"This takes me out of the genre I'm used to," says Antara, who does confess to an affinity for glam rock. The ensemble she's created is "not typical of the Hedwig bands" -- to start with, it substitutes acoustic rhythm for electric lead guitar. Then there's the fact that Antara has switched vocals with Yitzhak, played here by local musician and performance artist Nathan Jarvis. "It adds another layer of gender confusion," says Antara.
Hedwig straddles a metaphorical Berlin Wall between male and female, personifying that blurry line of demarkation. Does she personify gay pride as well? Toms thinks so. To him, the show says "that it's OK to hold true to your individuality and uniqueness. It's about universality and coexisting: being who you are in the mainstream. Gay Pride Day is a day of celebration. But the ultimate good is living in that freedom every day."
If Hedwig is about freedom, however, it's also about power and domination. In one of her more acerbic monologues, Hedwig describes how the sergeant first seduced her with a pack of American gummy bears. Many recent Hollywood films present wigs and high heels as talismans that liberate men of all stripes to discover their feminine sides. But the problem with Hedwig's sex change isn't just that it was incomplete -- it also wasn't her idea in the first place. So is gender confusion cool, or just confusing?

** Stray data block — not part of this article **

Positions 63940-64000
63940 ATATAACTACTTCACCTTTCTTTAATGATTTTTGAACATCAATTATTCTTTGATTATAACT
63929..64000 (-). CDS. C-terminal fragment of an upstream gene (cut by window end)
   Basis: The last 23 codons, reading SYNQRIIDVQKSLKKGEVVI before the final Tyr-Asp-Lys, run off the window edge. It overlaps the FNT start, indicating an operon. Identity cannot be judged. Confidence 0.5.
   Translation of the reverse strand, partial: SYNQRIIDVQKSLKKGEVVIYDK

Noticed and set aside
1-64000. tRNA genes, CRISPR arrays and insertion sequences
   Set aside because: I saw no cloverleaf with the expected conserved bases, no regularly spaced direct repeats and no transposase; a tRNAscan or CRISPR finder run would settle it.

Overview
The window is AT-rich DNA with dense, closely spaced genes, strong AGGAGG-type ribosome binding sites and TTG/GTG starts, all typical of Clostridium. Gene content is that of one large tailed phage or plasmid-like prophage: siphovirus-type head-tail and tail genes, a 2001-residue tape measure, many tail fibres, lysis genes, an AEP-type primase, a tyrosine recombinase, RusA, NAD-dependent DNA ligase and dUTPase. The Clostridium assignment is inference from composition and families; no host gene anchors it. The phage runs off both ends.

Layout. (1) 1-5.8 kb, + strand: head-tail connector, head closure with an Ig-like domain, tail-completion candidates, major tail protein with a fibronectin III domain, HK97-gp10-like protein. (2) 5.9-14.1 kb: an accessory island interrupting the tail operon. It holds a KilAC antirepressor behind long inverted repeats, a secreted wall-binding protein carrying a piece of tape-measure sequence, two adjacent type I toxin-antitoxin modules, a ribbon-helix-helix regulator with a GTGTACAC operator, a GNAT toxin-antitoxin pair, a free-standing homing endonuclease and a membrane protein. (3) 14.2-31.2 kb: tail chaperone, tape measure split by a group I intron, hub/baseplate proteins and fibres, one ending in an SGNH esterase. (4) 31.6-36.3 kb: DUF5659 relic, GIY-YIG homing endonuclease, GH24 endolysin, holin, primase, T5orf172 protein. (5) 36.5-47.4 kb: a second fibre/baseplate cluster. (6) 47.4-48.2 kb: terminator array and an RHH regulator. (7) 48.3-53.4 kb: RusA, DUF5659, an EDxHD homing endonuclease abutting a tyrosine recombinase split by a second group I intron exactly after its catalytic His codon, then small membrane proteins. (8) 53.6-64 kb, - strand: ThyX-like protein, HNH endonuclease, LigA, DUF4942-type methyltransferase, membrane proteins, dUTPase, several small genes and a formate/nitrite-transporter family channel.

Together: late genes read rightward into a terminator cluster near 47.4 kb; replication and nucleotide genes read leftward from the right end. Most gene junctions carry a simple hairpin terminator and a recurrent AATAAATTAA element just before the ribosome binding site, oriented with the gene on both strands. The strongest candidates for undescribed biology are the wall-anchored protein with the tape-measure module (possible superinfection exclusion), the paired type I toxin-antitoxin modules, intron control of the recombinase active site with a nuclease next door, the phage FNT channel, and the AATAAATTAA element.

"There's a lot of tension in this play," says Antara. "The way it's written, there's a dose of camp, and then there's a sort of bipolar undercurrent of 'Hey, why are you laughing at me?' People ask me if it's OK to laugh." She says the cast and crew of the 135 Pearl production made a conscious decision to bring out the play's political undercurrents, rather than focusing on "the camp and the drag of it all. That's why our fliers don't have the lipstick and the hair."
When you start looking closely at Hedwig, Antara suggests, you find a "tornado of information" -- not just the "push and pull" of different sexual identities, but also the German-Jewish history that Hedwig references through her mistreatment of Yitzhak. There's more to this musical than a Rocky Horror for the new millennium.